[ kav-uhl ]
/ ˈkæv əl /
verb (used without object), cav·iled, cav·il·ing or (especially British) cav·illed, cav·il·ling.
to raise irritating and trivial objections; find fault with unnecessarily (usually followed by at or about): He finds something to cavil at in everything I say.
verb (used with object), cav·iled, cav·il·ing or (especially British) cav·illed, cav·il·ling.
to oppose by inconsequential, frivolous, or sham objections: to cavil each item of a proposed agenda.
a trivial and annoying objection.
the raising of such objections.
THIS PSAT VOCABULARY QUIZ IS PERFECT PRACTICE FOR THE REAL TEST
In our third teacher-created PSAT practice test there are new and unique vocabulary terms you may have never heard of! Can you guess what they mean?
Question 1 of 10
Origin of cavil
1540–50; <Latin cavillārī to jeer, scoff, quibble, verbal derivative of cavilla jesting, banter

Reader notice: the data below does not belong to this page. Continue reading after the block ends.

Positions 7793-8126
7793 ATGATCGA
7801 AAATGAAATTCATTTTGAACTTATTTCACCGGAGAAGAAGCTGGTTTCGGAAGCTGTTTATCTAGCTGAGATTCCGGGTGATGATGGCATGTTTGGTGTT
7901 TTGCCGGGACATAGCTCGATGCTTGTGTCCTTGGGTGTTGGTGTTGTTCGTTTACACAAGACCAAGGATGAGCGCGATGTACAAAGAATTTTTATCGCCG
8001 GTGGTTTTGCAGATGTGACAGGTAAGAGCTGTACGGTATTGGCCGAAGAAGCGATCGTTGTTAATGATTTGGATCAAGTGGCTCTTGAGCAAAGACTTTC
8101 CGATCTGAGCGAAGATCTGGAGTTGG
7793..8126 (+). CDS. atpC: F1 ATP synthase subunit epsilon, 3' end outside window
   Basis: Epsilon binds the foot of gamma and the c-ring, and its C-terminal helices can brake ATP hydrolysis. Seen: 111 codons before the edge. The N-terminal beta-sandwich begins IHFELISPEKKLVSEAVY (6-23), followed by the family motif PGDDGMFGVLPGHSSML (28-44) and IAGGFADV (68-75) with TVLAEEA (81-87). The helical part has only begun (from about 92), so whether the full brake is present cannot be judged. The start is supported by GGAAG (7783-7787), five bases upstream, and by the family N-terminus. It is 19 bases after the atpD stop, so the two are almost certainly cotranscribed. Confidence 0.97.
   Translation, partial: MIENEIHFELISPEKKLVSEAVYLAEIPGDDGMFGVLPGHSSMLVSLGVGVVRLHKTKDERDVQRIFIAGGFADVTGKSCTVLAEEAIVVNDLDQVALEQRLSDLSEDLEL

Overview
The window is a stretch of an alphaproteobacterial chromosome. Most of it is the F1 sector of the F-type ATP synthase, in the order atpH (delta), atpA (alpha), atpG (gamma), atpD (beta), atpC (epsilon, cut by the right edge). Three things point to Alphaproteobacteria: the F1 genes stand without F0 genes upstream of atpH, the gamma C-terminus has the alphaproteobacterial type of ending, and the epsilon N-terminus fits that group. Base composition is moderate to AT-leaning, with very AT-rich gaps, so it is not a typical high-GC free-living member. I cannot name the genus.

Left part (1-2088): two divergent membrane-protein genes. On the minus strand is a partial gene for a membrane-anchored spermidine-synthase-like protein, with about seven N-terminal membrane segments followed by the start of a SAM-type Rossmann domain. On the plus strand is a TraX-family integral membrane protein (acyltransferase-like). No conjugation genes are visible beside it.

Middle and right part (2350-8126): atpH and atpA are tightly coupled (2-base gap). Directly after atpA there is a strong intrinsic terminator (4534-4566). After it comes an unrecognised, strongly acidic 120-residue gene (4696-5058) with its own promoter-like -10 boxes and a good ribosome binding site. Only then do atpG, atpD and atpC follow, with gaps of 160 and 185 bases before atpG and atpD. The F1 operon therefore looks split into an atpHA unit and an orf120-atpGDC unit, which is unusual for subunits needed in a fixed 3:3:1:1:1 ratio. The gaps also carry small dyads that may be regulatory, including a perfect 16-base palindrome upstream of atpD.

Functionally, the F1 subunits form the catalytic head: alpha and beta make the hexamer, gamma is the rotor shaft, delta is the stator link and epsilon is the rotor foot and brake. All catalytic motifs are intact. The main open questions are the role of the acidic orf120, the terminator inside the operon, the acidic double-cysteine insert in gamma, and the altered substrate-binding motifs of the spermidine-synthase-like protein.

OTHER WORDS FROM cavil
cav·il·er; especially British, cav·il·ler, nouncav·il·ing·ly; especially British, cav·il·ling·ly, adverboutcavil, verb (used with object), out·cav·iled, out·cav·il·ing or (especially British) out·cav·illed, out·cav·il·ling.un·cav·il·ing, adjective
Dictionary.com Unabridged Based on the Random House Unabridged Dictionary, © Random House, Inc. 2021
British Dictionary definitions for cavil
/ (ˈkævɪl) /
verb -ils, -illing or -illed or US -ils, -iling or -iled
(intr; foll by at or about) to raise annoying petty objections; quibble; carp
a captious trifling objection
Derived forms of cavilcaviller, nouncavilling, adjective
Word Origin for cavil
C16: from Old French caviller, from Latin cavillārī to jeer, from cavilla raillery
Collins English Dictionary - Complete & Unabridged 2012 Digital Edition © William Collins Sons & Co. Ltd. 1979, 1986 © HarperCollins Publishers 1998, 2000, 2003, 2005, 2006, 2007, 2009, 2012